My name is Chris and I received my Ph.D. in neurobiology from the University of North Carolina at Chapel Hill in 2014. I conducted postdoctoral brain imaging research at Vanderbilt University until January 2019. I love writing about science and sharing resources and information with others.

In my current role, I direct the Office of Postdoctoral Affairs at North Carolina State University. I help Ph.D.-trained researchers unlock their potential by developing the skills they need to succeed in the world of work, whether that be as a professor, researcher, writer, or policy maker. 

In this LifeApps blog, I plan to focus on helping readers understand human behavior and the brain through science.

The brain and human behavior are complex and there is still a lot researchers don’t know about how the biology of our brain produces the vastly complex behaviors we are capable of. It is an exciting time for brain science as the scientific techniques available to us continue to grow. Genetic sequencing through companies like 23andme has allowed for anyone to learn more about variation in their DNA, a key biological driver of individual differences in the human biology. Furthermore, scientists and doctors now have the tools to peer inside people’s heads and watch their brain “in action.” The acceleration in the development and use of these and other techniques over the past few decades is allowing a growing number of researchers to better understand our brains and behaviors. Here, I will share with you the latest breakthroughs in these domains.  

My 10+ years of research experience centered around understanding how variation in people— be it based on genetics, age, sex, family history, or environmental factors— led to variations in biology and behavior. One behavior of particular interest to me is drug addiction. It is a major cost on our society and risk for developing it is associated with both our biology, behaviors, and environment. Addiction is often misunderstood as a moral failing and that willpower alone can overcome it but, like much I will cover in this blog, the truth is more complex and biologically-based.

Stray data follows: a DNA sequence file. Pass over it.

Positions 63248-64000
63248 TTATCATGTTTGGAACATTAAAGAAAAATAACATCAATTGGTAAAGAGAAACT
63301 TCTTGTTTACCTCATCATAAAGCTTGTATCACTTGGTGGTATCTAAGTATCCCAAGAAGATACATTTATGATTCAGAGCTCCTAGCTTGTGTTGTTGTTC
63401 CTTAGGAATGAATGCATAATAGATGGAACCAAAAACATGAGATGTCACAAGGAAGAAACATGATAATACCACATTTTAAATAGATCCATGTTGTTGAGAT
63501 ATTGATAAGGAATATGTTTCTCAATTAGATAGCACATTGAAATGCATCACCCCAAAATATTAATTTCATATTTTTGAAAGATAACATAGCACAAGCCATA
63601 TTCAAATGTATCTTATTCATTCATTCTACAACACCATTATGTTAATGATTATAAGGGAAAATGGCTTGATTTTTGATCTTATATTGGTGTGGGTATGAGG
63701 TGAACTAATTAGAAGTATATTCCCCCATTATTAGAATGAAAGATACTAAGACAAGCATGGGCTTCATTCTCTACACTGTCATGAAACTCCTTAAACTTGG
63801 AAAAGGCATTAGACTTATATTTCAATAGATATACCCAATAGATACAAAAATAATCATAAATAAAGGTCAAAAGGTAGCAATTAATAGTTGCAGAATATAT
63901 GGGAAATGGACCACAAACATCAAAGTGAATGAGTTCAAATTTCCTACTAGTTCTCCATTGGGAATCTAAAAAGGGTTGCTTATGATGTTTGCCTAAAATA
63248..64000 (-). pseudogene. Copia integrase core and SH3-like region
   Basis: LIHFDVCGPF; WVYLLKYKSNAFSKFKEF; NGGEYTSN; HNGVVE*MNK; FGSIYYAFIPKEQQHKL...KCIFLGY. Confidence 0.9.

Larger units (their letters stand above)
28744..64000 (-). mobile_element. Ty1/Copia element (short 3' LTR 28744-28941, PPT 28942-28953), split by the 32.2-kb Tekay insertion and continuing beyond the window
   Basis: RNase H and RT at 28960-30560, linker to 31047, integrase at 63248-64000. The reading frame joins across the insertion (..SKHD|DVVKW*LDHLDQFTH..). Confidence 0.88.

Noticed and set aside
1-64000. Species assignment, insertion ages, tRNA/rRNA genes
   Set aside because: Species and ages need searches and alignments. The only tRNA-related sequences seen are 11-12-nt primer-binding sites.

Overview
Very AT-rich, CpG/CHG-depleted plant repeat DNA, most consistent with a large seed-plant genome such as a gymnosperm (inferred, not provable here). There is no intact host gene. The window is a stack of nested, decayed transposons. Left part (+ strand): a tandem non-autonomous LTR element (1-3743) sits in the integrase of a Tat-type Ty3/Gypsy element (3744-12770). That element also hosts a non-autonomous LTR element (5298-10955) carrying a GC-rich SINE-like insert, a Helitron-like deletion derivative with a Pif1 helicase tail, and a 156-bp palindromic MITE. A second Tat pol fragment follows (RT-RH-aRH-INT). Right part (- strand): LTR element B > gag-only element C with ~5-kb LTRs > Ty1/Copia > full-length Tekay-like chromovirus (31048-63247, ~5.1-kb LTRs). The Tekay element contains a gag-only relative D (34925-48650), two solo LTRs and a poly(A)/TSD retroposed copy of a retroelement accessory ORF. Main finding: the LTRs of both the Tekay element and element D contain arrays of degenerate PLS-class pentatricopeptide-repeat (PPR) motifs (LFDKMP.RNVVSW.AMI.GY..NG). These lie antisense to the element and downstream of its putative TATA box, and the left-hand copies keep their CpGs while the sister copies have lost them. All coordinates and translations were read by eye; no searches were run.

What will be covered in the Brain & Behavior blog?

Some topics I plan to focus on include:

  1. The complex biology of drug addiction 
  2. Stress & the brain
  3. The effects of aging on our brain biology and behavior
  4. The effects of exercise on the brain
  5. How dopamine’s role in the brain is complex and much more than a “reward” signal
  6. How our environment (particularly stress and other challenges) can impact our brain

And so much more!

I look forward to sharing the latest research and findings around these topics with you in an accessible way. I also promise to be balanced in my presentation, illustrating the complexities of many of these topics. 

What one learns the deeper one delves into the scientific process is that most topics are complex and nuanced. Part of my goal is to illustrate that to you. In the end, I hope you not only learn something in each of my posts but that you also come to appreciate that our knowledge is consistently evolving in the complex domains of the brain and human behavior.